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The PEOPLE of the State of New York, v. Malik WILLIAMS, Defendant.
The defendant, Malik Williams, moved by Notice of Motion, dated September 29, 2021, seeking the following relief:
1) An order pursuant to Criminal Procedure Law (C.P.L.) §§ 30.30(1)(b) and 170.30(1)(e) dismissing the accusatory instrument in the above-captioned case due to a denial of the right to a speedy trial for:
a) lack of proper service of the Certificate of Compliance (COC) and
b) failure to disclose Police Disciplinary Records and Body-worn Camera (BWC) Audit Trails prior to certifying compliance; and
2) Granting such further relief as the Court deems just and proper.
The defendant is represented by Izabel Garcia, Esq. of Brooklyn Defender Services (BDS).
On October 28, 2021, Assistant District Attorney (ADA) Hannan Seirafi filed an Affirmation in Opposition to the defendant's Notice of Motion to dismiss.
On March 7, 2021, the defendant was arrested (Docket # CR-006223-21KN) and charged with the following crimes alleged to have taken place on March 7, 2021:
Assault in the Third Degree [PL § 120.00(1)];
Criminal Obstruction of Breathing or Blood Circulation [PL 121.11(A)];
Endangering the Welfare of a Child [PL 260.10(1)];
Attempted Assault in Third Degree [PL § 110/120.00(1)];
Menacing in the Third Degree [PL§ 120.15];
Harassment in the Second Degree [PL § 240.26(1)].
On March 8, 2021, the defendant was arraigned before the Hon. Leigh K. Cheng who issued a TOP in favor of E.M. (hereinafter “the CW”) and J.W. (the parties’ son), which was in effect until August 31, 2021 and adjourned the case to April 9, 2021 in DV-1C for conversion and for the filing of the COC.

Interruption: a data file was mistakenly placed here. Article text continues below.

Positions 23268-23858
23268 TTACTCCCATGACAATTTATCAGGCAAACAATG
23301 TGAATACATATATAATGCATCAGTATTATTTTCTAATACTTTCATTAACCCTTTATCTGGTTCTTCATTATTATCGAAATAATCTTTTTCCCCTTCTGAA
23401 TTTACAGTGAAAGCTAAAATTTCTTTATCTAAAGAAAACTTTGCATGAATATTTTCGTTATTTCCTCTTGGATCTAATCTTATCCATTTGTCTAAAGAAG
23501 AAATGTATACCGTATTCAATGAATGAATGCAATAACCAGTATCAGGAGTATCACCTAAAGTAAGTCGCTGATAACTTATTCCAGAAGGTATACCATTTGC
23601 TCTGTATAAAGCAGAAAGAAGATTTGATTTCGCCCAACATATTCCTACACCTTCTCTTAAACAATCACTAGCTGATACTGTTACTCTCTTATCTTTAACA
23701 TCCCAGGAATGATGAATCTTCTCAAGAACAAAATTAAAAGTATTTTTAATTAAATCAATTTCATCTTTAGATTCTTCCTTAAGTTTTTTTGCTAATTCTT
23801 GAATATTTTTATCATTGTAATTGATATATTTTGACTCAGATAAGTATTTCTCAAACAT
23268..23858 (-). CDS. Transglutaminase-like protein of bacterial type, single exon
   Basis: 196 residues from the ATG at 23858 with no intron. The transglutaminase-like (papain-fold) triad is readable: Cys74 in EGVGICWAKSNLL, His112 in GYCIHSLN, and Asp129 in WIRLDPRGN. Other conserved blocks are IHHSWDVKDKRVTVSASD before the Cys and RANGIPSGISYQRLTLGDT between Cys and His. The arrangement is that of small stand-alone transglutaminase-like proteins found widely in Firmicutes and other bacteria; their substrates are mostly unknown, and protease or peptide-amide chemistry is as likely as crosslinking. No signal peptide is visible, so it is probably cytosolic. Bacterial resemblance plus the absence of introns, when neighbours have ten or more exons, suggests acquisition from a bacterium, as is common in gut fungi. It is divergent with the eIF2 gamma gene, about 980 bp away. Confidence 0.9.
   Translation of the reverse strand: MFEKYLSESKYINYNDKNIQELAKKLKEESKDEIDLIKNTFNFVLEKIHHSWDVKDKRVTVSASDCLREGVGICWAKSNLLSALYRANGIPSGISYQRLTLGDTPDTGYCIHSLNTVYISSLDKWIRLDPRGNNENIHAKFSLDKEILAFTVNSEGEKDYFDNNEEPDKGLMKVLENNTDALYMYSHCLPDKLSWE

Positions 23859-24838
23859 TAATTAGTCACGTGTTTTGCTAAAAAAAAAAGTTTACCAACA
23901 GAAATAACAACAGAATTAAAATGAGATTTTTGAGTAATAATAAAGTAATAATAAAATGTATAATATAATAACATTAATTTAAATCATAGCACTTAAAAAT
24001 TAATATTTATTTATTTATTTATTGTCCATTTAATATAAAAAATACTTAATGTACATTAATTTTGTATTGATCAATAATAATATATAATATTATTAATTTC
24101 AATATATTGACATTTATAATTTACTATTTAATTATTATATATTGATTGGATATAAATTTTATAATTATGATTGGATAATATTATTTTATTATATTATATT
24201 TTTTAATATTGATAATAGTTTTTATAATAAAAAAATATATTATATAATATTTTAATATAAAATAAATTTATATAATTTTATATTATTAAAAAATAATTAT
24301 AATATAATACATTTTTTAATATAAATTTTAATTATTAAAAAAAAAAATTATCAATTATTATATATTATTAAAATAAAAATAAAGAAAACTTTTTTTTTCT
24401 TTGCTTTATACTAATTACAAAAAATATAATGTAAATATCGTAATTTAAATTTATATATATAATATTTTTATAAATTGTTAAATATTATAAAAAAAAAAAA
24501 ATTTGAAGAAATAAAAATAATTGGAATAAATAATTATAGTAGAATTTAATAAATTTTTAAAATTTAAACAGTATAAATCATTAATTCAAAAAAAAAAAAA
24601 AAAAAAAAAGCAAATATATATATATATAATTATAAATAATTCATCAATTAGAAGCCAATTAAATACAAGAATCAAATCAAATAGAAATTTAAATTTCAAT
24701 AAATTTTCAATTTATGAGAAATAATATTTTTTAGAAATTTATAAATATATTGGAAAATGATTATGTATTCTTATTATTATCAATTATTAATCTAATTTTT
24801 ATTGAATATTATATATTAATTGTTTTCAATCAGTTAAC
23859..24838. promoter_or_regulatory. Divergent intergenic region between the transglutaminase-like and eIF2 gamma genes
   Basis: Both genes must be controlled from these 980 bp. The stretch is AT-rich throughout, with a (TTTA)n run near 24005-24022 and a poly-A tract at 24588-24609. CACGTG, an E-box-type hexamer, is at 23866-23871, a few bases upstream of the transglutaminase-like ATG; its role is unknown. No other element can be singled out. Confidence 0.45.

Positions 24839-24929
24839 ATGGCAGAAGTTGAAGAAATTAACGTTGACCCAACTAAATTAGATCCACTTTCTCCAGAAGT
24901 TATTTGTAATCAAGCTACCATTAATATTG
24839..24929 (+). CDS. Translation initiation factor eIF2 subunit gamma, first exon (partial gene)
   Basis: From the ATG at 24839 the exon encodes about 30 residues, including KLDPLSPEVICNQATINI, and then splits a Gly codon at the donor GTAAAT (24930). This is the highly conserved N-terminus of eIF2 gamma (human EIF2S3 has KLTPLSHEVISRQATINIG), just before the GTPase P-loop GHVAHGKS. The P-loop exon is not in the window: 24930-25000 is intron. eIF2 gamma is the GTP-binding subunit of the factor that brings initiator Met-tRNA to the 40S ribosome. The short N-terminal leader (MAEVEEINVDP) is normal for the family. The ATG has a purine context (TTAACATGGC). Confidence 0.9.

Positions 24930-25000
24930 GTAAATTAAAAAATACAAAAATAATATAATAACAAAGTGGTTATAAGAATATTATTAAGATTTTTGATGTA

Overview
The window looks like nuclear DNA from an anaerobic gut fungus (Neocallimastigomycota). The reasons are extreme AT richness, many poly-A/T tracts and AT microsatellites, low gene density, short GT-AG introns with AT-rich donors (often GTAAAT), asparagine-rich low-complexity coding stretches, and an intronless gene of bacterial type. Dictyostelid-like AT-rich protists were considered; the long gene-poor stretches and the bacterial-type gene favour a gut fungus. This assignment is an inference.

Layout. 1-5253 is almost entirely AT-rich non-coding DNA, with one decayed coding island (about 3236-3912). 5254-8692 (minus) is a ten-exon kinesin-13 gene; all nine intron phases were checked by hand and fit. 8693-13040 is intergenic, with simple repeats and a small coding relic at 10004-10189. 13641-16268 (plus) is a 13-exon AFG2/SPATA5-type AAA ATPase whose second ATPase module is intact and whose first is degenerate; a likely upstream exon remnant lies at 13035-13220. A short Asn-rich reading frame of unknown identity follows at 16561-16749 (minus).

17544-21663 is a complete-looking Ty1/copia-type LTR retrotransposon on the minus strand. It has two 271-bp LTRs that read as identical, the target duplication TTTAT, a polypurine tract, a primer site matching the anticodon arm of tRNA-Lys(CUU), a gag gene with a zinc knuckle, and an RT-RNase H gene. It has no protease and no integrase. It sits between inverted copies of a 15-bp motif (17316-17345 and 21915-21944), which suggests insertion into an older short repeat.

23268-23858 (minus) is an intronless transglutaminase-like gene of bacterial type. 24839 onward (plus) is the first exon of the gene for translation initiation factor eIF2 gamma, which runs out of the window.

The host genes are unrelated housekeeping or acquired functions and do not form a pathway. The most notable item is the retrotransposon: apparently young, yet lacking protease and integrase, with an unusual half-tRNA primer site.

On March 9, 2021, the People claim to have served and filed initial discovery with defense counsel and the court electronically although this could not be confirmed via the Electronic Document Delivery Service (EDDS).
On March 10, 2021, the People electronically served a Superseding Information (SSI) on defense counsel and filed it with the court.
On April 9, 2021, the defendant appeared in Part DV-1C with counsel. The case was adjourned to May 7, 2021 for the filing of the COC.
On April 20, 2021, the defendant's criminal case was transferred to IDV2 (Docket # 20038V-2021) and adjourned to April 27, 2021.
On April 21, 2021, the defendant appeared in Part DV-2 with counsel. The People claim to have served and filed additional discovery, although this Court has no copy of said discovery in the court file.
On April 27, 2021, the defendant appeared virtually in IDV2 with counsel. The People stated that the corroborating affidavit was served and filed on March 10, 2021. The Court extended the TOP and adjourned the case to June 10, 2021 for the filing of the COC.
On June 3, 2021, the People served the COC and Statement of Readiness (SOR) via e-mail to defense counsel and filed a courtesy copy with the Court.
On June 10, 2021, the defendant appeared virtually in IDV2 with counsel. During the appearance, the People stated that the COC and SOR was uploaded to EDDS and was served on defense counsel and filed with the Court on June 3, 2021. The Court inquired as to whether the defendant would be challenging the People's COC and gave the defendant three weeks to file any opposition to the COC. The TOP was extended to the adjourn date of August 9, 2021.